Yang, Junjie, Kukkadapu, Ravi K, Dong, Hailiang, Shelobolina, Evgenya S, Zhang, Jing, and Kim, Jinwook. Effects of Redox Cycling of Iron in Nontronite on Reduction of Technetium. United States: N. p., 2012. Web. doi:10.1016/j.chemgeo.2011.10.013.
Yang, Junjie, Kukkadapu, Ravi K, Dong, Hailiang, Shelobolina, Evgenya S, Zhang, Jing, & Kim, Jinwook. Effects of Redox Cycling of Iron in Nontronite on Reduction of Technetium. United States. https://doi.org/10.1016/j.chemgeo.2011.10.013
Yang, Junjie, Kukkadapu, Ravi K, Dong, Hailiang, Shelobolina, Evgenya S, Zhang, Jing, and Kim, Jinwook. Fri . "Effects of Redox Cycling of Iron in Nontronite on Reduction of Technetium". United States. https://doi.org/10.1016/j.chemgeo.2011.10.013.
@article{osti_1033452,
title = {Effects of Redox Cycling of Iron in Nontronite on Reduction of Technetium},
author = {Yang, Junjie and Kukkadapu, Ravi K and Dong, Hailiang and Shelobolina, Evgenya S and Zhang, Jing and Kim, Jinwook},
abstractNote = {In situ technetium-99 (99Tc) immobilization by Fe(II) associated with clay minerals has been studied and is a potential cost-effective method for Tc remediation at the United States Department of Energy (DOE) sites. Fe redox cycling are common in sedimentary environments, however their effect on Tc reduction and immobilization has not yet been investigated. The objective of this project was therefore to study how multiple cycles of reduction-reoxidation of Fe-rich clay mineral, nontronite, affected its reactivity toward Tc (VII) reduction. Iron-rich nontronite NAu-2 was used as a model clay mineral. NAu-2 suspension was first bioreduced by Shewanella putrefaciens CN32, which consequently was re-oxidized by air. Three cycles of reduction-oxidation were conducted and bioreduced NAu-2 samples from all three cycles were collected and used for Tc(VII) reduction experiments. Each redox cycle resulted in a small fraction of dissolution of small size and/or poorly crystalline NAu-2. The released Fe(II) from the dissolution was likely adsorbed onto NAu-2 surface/edge sites with a high reactivity. Upon exposure to O2, this reactive Fe(II) fraction was oxidized more rapidly than structural Fe(II) and may have accounted for a two-step reoxidation kinetics of NAu-2 associated Fe(II): rapid oxidation over first few hours followed by slow oxidation. Progressive increase of this reactive fraction of Fe(II), from increased dissolution, accounted for the successively higher rate of bioreduction and reoxidation with increased redox cycles. The same Fe redistribution accounted for two-step Tc(VII) reduction kinetics as well. Rapid Tc(VII) reduction in the first few hours may be attributed to a small fraction of highly reactive Fe(II) at the NAu-2 surface/edge sites, and more steady Tc(VII) reduction over longer time may be carried out by structural Fe(II). Similar to the increased rates of Fe(III) reduction and Fe(II) oxidation, the Tc(VII) reduction rate also increased with redox cycles and could be explained by progressive increase of the reactive Fe(II) on NAu-2 surface/edges. These results suggest that iron-rich clay minerals undergo important changes after redox cycles, but eventually reach a steady state with continued reactivity toward heavy metals.},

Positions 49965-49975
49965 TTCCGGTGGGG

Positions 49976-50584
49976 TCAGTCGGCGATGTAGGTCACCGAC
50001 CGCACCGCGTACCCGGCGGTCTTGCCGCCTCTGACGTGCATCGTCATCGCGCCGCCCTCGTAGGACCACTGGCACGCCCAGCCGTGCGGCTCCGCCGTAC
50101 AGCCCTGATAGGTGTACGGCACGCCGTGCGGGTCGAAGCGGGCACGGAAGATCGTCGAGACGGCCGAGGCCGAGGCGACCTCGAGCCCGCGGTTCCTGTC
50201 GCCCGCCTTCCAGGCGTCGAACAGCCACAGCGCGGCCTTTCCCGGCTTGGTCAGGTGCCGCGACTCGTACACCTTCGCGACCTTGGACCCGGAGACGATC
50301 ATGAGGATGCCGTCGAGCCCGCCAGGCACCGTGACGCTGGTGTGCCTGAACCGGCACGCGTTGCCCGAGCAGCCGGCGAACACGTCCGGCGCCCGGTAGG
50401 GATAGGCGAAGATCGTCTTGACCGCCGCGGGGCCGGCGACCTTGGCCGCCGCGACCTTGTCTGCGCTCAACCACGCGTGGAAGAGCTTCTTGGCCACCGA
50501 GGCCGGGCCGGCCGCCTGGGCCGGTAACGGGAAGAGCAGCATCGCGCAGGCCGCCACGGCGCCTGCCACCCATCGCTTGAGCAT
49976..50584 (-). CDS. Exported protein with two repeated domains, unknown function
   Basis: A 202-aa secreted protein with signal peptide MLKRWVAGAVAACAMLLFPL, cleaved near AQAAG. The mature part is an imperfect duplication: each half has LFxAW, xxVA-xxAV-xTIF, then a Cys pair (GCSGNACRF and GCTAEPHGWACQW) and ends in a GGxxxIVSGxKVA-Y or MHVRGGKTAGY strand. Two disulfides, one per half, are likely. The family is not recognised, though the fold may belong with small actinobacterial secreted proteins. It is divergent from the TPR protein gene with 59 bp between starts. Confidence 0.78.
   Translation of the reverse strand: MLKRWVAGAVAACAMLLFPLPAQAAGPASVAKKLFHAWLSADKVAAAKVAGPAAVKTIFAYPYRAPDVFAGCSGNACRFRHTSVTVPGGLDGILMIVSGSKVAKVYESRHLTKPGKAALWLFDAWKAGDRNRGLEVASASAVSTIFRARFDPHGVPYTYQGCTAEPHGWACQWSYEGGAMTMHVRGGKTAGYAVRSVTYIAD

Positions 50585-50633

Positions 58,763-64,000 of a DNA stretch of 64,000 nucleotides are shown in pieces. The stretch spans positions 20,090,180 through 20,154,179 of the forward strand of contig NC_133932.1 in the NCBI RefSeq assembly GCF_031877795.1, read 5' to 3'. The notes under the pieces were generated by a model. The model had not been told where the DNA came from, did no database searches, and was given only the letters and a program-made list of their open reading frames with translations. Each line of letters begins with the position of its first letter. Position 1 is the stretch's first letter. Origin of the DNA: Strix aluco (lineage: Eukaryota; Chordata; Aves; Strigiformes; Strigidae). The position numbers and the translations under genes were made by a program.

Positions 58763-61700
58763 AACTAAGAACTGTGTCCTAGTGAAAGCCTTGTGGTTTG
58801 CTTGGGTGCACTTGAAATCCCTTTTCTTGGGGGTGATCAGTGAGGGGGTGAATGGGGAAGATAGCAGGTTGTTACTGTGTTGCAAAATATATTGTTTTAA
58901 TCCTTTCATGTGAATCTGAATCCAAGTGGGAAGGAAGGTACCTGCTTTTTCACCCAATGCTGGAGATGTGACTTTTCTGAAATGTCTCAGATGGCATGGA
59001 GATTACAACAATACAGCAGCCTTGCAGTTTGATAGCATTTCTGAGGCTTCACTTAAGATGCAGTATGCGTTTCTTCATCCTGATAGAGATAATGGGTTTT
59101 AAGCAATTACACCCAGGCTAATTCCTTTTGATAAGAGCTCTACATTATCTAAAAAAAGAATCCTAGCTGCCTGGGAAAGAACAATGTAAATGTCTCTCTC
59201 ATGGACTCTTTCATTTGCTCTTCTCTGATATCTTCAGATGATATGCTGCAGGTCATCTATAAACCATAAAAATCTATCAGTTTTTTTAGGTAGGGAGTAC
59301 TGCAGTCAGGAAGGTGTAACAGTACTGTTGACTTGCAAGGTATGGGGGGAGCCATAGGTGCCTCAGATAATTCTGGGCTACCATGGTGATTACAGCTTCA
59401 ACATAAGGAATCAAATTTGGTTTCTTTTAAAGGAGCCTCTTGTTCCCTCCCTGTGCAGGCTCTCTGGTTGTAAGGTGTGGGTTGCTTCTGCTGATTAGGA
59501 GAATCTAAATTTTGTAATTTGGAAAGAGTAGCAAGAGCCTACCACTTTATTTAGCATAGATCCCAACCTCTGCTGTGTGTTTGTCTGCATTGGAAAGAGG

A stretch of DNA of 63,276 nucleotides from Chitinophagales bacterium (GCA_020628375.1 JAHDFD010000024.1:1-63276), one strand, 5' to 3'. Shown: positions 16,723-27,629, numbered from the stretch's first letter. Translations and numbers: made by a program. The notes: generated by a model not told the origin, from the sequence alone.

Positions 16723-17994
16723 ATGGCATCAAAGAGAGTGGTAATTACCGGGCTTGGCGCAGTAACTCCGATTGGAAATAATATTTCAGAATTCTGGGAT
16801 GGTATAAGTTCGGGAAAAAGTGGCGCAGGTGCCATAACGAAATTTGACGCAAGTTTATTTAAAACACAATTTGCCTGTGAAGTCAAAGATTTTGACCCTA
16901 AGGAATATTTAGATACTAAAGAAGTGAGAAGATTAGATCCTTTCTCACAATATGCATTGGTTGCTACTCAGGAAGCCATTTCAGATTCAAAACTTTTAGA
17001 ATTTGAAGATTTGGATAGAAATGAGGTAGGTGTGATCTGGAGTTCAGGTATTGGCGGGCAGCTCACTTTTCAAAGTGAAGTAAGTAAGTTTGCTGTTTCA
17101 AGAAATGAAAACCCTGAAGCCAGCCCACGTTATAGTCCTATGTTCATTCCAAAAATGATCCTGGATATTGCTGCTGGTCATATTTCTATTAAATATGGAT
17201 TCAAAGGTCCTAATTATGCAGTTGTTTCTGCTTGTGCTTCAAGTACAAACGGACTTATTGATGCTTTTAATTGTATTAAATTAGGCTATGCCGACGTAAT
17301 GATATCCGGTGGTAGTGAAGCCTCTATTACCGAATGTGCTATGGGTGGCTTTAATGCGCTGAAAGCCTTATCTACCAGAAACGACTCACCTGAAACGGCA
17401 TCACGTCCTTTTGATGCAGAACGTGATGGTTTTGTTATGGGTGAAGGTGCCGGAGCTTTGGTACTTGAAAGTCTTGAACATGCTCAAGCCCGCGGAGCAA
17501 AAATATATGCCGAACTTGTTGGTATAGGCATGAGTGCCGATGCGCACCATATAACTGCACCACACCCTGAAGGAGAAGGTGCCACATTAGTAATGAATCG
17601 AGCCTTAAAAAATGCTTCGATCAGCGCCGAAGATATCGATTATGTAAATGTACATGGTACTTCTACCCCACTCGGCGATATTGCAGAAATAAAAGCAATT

doi = {10.1016/j.chemgeo.2011.10.013},
url = {https://www.osti.gov/biblio/1033452}, journal = {Chemical Geology, 291:206-216},
issn = {0009-2541},
number = ,
volume = 291,
place = {United States},
year = {2012},
month = {1}
}